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Systems Optimization Laboratory

Stanford University
Dept of Management Science and Engineering (MS&E)

Huang Engineering Center

Stanford, CA 94305-4121  USA

LSLQ: Sparse Equations and Least Squares

  • AUTHORS: Ron Estrin, Dominique Orban. Michael Saunders.
  • CONTENTS: Implementation of a conjugate-gradient type method for solving sparse linear equations and sparse least-squares problems: \begin{align*} \text{Solve } & Ax=b \\ \text{or minimize } & \|Ax-b\|^2 \\ \text{or minimize } & \|Ax-b\|^2 + \lambda^2 \|x\|^2, \end{align*} where the matrix \(A\) may be square or rectangular (over-determined or under-determined), and may have any rank. It is represented by a routine for computing \(Av\) and \(A^T u\) for given vectors \(v\) and \(u\).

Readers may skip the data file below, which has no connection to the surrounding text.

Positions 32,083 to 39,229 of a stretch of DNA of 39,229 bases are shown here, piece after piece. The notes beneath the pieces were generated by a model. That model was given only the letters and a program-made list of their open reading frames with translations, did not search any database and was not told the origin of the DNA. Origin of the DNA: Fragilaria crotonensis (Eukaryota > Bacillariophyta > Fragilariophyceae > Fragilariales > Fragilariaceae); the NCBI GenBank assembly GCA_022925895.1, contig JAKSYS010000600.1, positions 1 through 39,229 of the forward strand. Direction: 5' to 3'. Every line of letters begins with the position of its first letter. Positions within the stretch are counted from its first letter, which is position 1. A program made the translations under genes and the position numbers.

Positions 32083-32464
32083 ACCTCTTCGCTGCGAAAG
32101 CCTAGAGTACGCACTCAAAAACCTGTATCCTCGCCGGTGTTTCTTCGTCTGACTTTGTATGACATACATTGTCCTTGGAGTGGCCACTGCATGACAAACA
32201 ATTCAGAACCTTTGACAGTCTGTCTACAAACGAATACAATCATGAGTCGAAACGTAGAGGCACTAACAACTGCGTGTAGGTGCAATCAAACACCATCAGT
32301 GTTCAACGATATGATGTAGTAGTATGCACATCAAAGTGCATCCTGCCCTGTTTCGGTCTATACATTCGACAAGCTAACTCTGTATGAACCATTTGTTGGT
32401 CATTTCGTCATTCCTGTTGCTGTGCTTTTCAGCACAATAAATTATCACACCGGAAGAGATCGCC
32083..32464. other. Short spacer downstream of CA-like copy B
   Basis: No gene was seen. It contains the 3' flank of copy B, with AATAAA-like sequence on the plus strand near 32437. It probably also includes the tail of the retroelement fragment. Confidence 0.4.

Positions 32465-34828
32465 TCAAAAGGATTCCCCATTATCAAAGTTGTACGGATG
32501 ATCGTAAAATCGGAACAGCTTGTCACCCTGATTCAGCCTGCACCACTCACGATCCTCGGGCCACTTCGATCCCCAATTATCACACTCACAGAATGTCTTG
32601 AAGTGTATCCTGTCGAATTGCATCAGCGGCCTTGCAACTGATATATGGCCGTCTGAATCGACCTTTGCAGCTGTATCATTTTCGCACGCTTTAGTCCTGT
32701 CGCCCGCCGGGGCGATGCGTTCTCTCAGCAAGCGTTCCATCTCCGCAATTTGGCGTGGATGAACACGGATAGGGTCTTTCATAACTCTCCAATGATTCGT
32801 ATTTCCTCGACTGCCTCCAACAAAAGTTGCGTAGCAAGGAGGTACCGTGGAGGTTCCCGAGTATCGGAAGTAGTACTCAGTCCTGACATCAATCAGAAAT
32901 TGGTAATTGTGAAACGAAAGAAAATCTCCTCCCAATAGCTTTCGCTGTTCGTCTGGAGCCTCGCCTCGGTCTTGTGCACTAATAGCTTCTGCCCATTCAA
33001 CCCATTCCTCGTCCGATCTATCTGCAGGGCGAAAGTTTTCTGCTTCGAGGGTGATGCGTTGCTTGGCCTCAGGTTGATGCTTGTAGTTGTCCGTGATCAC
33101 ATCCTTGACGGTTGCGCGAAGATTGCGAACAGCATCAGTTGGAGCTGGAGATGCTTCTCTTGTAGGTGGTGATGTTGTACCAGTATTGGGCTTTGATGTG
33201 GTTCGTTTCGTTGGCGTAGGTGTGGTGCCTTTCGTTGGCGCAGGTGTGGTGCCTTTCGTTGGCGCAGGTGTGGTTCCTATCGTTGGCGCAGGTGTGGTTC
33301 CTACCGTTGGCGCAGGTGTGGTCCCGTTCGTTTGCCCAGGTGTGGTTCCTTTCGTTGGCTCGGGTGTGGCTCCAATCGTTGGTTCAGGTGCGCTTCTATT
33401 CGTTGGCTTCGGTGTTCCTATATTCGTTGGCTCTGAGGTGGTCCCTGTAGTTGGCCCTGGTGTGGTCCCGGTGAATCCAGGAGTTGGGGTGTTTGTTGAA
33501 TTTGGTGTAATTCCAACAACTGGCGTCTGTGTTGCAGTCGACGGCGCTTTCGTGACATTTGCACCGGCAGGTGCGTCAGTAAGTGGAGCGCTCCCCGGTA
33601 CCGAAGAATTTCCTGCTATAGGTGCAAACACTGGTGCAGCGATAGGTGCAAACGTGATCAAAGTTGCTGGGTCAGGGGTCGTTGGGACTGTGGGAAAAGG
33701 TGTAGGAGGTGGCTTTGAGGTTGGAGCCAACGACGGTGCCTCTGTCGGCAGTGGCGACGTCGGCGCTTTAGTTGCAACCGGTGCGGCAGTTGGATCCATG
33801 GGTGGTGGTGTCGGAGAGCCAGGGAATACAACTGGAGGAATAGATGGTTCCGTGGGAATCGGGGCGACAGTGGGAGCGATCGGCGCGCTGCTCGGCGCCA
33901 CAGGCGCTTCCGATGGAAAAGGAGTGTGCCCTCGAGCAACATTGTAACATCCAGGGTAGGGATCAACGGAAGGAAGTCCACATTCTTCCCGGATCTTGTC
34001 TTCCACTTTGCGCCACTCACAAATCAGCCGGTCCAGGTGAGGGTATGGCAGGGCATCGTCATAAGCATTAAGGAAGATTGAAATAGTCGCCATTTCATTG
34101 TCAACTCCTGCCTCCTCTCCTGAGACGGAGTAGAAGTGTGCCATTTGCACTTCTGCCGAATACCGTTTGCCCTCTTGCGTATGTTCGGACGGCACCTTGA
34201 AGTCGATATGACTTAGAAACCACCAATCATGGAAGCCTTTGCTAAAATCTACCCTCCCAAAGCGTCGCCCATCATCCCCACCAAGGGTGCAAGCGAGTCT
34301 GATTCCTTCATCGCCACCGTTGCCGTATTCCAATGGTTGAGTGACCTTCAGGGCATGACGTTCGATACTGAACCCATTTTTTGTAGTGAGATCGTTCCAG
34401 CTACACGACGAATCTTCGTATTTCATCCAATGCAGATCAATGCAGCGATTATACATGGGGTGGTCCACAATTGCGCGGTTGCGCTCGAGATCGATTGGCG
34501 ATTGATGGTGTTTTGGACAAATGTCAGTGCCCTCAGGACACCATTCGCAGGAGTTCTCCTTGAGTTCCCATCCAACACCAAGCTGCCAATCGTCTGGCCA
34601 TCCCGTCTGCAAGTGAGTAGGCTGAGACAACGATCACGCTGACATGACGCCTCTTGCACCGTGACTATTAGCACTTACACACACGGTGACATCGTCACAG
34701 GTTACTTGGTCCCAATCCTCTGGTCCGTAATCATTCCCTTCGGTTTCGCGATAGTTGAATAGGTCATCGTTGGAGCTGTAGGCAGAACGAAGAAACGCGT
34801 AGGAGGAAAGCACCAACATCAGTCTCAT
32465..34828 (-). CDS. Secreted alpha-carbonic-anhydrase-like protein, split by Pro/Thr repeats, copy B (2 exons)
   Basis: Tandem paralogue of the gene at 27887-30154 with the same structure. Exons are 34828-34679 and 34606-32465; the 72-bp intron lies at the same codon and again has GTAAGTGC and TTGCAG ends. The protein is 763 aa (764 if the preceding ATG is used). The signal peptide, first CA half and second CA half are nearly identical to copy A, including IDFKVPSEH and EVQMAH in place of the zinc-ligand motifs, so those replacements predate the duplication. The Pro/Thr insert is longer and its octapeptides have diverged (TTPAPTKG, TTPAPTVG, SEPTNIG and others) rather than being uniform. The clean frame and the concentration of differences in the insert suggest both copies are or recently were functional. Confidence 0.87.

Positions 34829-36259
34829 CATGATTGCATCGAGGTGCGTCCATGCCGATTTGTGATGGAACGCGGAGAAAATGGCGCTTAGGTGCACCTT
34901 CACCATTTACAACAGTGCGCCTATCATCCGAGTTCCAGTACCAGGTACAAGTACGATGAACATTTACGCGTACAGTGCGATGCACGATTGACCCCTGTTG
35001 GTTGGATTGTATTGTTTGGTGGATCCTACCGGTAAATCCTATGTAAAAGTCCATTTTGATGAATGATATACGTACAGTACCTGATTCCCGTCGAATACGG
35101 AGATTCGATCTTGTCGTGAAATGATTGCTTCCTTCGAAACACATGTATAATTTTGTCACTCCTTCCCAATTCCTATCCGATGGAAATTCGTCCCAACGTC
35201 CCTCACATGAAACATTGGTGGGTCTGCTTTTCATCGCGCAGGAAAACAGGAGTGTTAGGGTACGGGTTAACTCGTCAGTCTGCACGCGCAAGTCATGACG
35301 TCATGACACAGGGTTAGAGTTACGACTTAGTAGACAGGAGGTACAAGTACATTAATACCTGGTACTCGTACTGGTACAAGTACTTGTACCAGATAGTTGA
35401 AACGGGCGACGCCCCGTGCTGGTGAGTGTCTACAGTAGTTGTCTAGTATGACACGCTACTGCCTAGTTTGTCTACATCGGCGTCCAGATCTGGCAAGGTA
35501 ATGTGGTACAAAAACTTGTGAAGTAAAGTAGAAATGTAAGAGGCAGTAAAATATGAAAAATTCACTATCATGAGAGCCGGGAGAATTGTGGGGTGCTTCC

The scalar \(\lambda\) is a damping parameter. If \(\lambda > 0\), the solution is "regularized" in the sense that a unique solution always exists, and \(\|x\|\) is bounded.

    The method is based on the Golub-Kahan bidiagonalization process. It is algebraically equivalent to applying SYMMLQ to the normal equation \( (A^T A + \lambda^2 I) x = A^T b, \) but has better numerical properties, especially if \(A\) is ill-conditioned.

    LSLQ reduces the error \(\|x - x_k\|\) monotonically.

    If \(A\) is symmetric, use SYMMLQ, MINRES, or MINRES-QLP.

    If \(A\) has low column rank and \(\lambda=0\), the solution is not unique. LSLQ returns the solution of minimum length. Thus for under-determined systems, it solves the problem \(\min \|x\| \text{ subject to } Ax=b\). More generally, it solves the problem \(\min \|x\| \text{ subject to } A^T Ax=A^T b\), where \(A\) may have any shape or rank.

    For \(\min \|x\| \text{ subject to } Ax=b\), consider using CRAIG or LNLQ.

    R. Estrin, D. Orban, and M. A. Saunders, LSLQ: An iterative method for linear least squares with an error minimization property, SIMAX 40(1), 254-275 (2019).
    2019: Julia version.
    2019: Matlab version.